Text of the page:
Former Prime Minister, Gough Whitlam, survives a challenge to his leadership of the Federal Opposition when he receives thirty-two votes, from colleagues in the Labor Party, to Bill Hayden’s thirty.

Stan Freberg

Stanley Victor Freberg was born in August of 1926, in Los Angeles. He was the only son of a Reverend Victor Freberg, a minister in the Baptist Church.

As a young lad he worked for his uncle, a magician, however, as it was the golden age of radio the prospect of him working in that industry appealed to him more than the desire to follow in his uncle’s footsteps.

Stan became recognised as an outstanding debater, in California, while still in his teens. He turned his back on a scholarship in drama and, instead, went to Hollywood where he auditioned at Warner Bros. Cartoons. There, directors were sufficiently impressed as to put him to work alongside the legendary Mel Blanc whose voice provided those of a number of animated characters.

Before long Stan was impersonating celebrities on a popular local radio show, all of the while developing voices that would continue to stand him in good stead for his career in cartoon, radio and recording.

Nevertheless, Stan’s career was to be interrupted by his induction into the Army, in 1945. Upon his discharge, in 1947, Stan began working in the fledgling industry of television; helping to devise and produce what was to become an extremely popular children’s programme.

Circa 1950, Stan was signed to a recording contract by Capitol Records and, in early 1951, his release, “John And Marsha”, a satire on soap operas, became an instant hit.

Stan lampooned Johnnie Ray’s huge hit, “Cry”, when he released “Try”. However, his biggest hit, “St. George And The Dragonet”, came in 1953 when he parodied television’s police series, ‘Dragnet’. The track has Stan as Sergeant Joe Friday — played in the series by Jack Webb — and a young actor, Daws Butler, as his junior police partner, Frank. Daws was later to provide the voices of Yogi Bear and Huckleberry Hound in the cartoons of the late 1950s. “Little Blue Riding Hood” was on the reverse of the single, which was to spend four weeks at No.1. In all, it sold two million copies.

In 1957, Stan wrote and performed “Tele-Vee-Shun”, an early commentary on the quality of television and how it was affecting the populace.

Stan continued to send up successful records, throughout the decade. Fans of Jason Derulo’s “Don’t Wanna Go Home”, in 2011, will recognise his sampling of Harry Belafonte’s classic, “Banana Boat (Day-O)”, which was another parodied by Stan. In 1958, he received a Grammy for ‘The Stan Freberg Show’, a comical series of programmes on the radio.

In this same year, Stan released his most controversial work, “Green Chri$tma$”, an assault on the over-commercialisation of a time viewed to be of such religious significance.

Despite this, Stan Freberg turned his hand to producing humorous advertisements for radio and television. His campaigns, in terms of sales, were extremely successful and his talents, in this regard, became eagerly sought after. Stan steadfastly refused to have anything to with the promotion of products related to alcohol or tobacco.

Nineteen eighty-nine saw the publication of Stan’s autobiography, ‘It Only Hurts When I Laugh’.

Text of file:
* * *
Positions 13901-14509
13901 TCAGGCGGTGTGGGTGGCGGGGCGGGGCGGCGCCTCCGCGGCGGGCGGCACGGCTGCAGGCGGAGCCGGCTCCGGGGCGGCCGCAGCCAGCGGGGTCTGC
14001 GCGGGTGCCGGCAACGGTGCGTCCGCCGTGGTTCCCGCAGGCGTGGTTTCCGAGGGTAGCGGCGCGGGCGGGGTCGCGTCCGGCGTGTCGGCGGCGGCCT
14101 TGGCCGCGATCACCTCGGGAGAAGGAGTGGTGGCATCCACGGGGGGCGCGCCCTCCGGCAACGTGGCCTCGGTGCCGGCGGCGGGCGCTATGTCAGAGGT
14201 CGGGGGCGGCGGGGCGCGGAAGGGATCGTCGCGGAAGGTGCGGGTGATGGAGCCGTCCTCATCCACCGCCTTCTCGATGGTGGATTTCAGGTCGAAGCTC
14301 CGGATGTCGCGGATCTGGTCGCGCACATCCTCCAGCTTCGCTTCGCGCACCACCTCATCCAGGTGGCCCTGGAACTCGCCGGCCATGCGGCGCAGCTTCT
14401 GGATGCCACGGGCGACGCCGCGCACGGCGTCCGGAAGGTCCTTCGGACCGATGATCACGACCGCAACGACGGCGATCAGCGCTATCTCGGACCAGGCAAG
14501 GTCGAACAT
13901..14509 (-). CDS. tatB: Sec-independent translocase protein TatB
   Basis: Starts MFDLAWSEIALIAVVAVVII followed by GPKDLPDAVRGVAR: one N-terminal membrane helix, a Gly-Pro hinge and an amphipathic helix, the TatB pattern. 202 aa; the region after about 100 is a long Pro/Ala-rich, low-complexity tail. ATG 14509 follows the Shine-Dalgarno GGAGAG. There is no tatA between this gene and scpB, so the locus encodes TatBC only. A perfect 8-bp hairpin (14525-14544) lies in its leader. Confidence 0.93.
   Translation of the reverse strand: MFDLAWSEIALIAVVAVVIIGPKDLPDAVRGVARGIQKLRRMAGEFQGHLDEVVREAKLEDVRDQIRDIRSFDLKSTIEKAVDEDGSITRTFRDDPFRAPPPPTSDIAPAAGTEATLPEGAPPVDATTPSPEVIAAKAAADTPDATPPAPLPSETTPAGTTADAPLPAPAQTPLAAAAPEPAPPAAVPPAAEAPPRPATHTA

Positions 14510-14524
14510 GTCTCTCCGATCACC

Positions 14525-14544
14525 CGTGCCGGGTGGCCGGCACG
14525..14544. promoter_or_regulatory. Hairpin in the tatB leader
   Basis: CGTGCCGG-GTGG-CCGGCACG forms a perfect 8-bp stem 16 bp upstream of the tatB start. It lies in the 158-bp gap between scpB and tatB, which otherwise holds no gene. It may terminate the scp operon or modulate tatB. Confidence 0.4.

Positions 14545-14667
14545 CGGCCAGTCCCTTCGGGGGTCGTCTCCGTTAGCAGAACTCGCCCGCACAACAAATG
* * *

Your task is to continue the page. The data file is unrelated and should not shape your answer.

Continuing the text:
My favourite recording of Stan Freberg’s is “The Lone Psychiatrist”, from 1955, in which he parodies ‘The Lone Ranger’, a popular western hero of the time.

“The Lone Psychiatrist” has been included in the list of my favourite recordings, which can be located in the suggested playlists.


“Sweet And Sour Lobster Cutlets!”: Saturday, 2nd April, 1977

“Mum” gave me a dessertspoonful of expectorant in the hope that it would ease the tight feeling in my chest. I have had this feeling for almost a week!

“It’s Academic”, a quiz series for children, and the young at heart, is on Channel Seven this evening from half past five. Later, Leslie Nielsen is a guest star on “Swiss Family Robinson”. The series includes among its cast Martin “Route 66″/”Adam-12” Milner, Cameron “The High Chaparral” Mitchell and Helen Hunt.

We dined at the Chinese restaurant, Fountain Inn, on Port Hacking Road, in Caringbah. Two pineapple juices, one serving of fried rice, lobster cutlets in sweet and sour sauce for main course at a cost of $7.50 each, with a serving each of lychees and ice-cream and two cups of Chinese tea, resulted in a bill which totalled $19.60.

The Centenary Of ‘Countdown’: Sunday, 3rd April, 1977

I was up from five past two until twenty-five past four this morning. In that time I drank a glass of lemonade to help relieve what felt like wind trapped in my chest.

After breakfast, Tiki painstakingly cut my hair, obviously stung by her mother’s criticism of the other day in which she stated that I should be getting it cut by an expert.

A friend of the family arrived today and plans to stay for one week. She is ninety years of age and confided in me that she once had a pain in her chest and drank a glass of beer in order to relieve her of wind. I am starting to believe that the culprit might be my heart.

Downstairs, I slept for an hour from half past three. When I ventured up to the lounge room, “Mum” informed me that I looked terrible.

Although it was quite warm and uncomfortable this morning, it has been another glorious day with a maximum temperature of twenty-seven degrees Celsius.

This evening between half past five and half past six, on ABC-TV’s Channel Two, we viewed the one hundredth edition of the pop music programme, “Countdown”, hosted by the bumbling Ian ‘Molly’ Meldrum.